For a non-believer who spent the first 40 years of his life trying to make the reality of the world fit the Christian mindset, and has finally put away any feeling that Christianity holds any reality to it, I find that the world make a whole lot more sense, while if at the same time seeming both even more wonderful and more troubling.

            So the “reality” of Christ is not important when one rejects Christianity based on say things like.
            1. It is incompatible with how morality actually works.
            a. There is no meaning to asking God for forgiveness.
            b. Improving morality has to do with self reflection, gaining knowledge, and having a desire for self correction, not asking for a “Holy Spirit” to over ride your “freewill”.
            c. That guilt can ever be erased (Jesus’ crucifixion is an allegory for blood sacrifice)
            2. It exacerbates mental illness, with the certainly mythical construction of a eternal torment tied to human actions as a punishment after a finite life. How many women have murdered their children feeling that it was better to guaranty their entry to Heaven base on their state of innocence, that allow them to continue to misbehave and end up in Hell.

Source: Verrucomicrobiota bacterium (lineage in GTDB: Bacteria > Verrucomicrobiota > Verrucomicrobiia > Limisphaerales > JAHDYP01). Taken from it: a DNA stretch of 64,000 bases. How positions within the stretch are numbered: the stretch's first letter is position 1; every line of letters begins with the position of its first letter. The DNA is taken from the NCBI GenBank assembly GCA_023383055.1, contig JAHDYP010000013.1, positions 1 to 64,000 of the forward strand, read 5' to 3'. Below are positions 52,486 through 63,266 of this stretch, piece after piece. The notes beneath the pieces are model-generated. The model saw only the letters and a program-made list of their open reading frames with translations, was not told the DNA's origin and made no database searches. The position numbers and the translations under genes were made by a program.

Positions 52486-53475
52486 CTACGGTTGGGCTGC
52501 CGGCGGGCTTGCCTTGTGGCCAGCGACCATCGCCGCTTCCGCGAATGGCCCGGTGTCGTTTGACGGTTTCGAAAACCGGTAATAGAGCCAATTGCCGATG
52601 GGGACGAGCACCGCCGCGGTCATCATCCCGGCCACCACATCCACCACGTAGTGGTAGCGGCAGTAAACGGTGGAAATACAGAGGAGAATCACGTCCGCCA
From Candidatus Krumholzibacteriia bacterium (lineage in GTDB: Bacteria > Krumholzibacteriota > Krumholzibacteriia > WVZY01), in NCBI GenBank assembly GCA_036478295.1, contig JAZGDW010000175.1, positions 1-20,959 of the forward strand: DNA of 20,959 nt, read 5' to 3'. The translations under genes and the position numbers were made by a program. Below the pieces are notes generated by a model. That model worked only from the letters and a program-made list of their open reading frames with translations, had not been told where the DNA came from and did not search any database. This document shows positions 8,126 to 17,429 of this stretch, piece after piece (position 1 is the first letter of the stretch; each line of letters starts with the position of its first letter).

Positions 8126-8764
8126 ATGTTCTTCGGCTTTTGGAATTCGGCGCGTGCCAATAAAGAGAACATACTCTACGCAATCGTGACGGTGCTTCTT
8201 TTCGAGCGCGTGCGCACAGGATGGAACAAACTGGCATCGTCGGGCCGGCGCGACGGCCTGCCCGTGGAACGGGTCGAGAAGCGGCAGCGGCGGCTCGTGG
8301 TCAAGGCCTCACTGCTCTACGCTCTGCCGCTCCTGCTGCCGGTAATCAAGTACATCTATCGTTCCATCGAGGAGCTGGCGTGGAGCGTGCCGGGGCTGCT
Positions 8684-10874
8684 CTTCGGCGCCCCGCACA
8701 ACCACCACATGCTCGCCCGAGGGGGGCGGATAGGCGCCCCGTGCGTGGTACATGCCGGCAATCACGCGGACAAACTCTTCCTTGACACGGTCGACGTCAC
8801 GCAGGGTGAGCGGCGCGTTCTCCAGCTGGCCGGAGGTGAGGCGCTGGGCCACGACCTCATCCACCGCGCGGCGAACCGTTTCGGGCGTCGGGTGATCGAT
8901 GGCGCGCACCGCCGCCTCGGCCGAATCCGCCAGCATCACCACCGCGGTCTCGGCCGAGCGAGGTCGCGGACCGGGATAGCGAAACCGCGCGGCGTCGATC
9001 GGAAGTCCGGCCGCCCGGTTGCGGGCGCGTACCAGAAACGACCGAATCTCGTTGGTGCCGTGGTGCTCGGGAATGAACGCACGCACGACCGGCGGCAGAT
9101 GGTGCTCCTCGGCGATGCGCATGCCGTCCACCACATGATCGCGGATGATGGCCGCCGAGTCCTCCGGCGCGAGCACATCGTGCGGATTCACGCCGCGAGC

3. It posits a one and only true god, who somehow desires praise. Is it likely that a real god is this emotionally dependent, or is it likely because this god is a fictitious construct and the need for praise and worship is to ensure the identification of members of the tribe. (i.e. for essentially political purposes.)

            I could go on, but I want to go back to practicing my violin. But if you want my input to you existential dilemma, I would suggest that, yes if Jesus did exist in any way, then he had a lot in common with Jim Jones.

          • I see from your comment that the question of the historicity of Jesus is inseparable for you from the Jesus of later Christian piety and the truthfulness of Christian dogma more generally. But the latter are irrelevant to secular historical study, which is just about what the amcient evidenc suggests.

          • Michael Eberly

            No the historicity of Jesus is inseparable for Christianity. The relevance of Christianity and the various dogmas held by the various strains of Christianity depend on the assumption that the things described in the gospels, and the epistles are real. If you are a “Christian” and you don’t feel that this is true then you must not only be a liberal “Christian” you may very well be a Unitarian Universalist.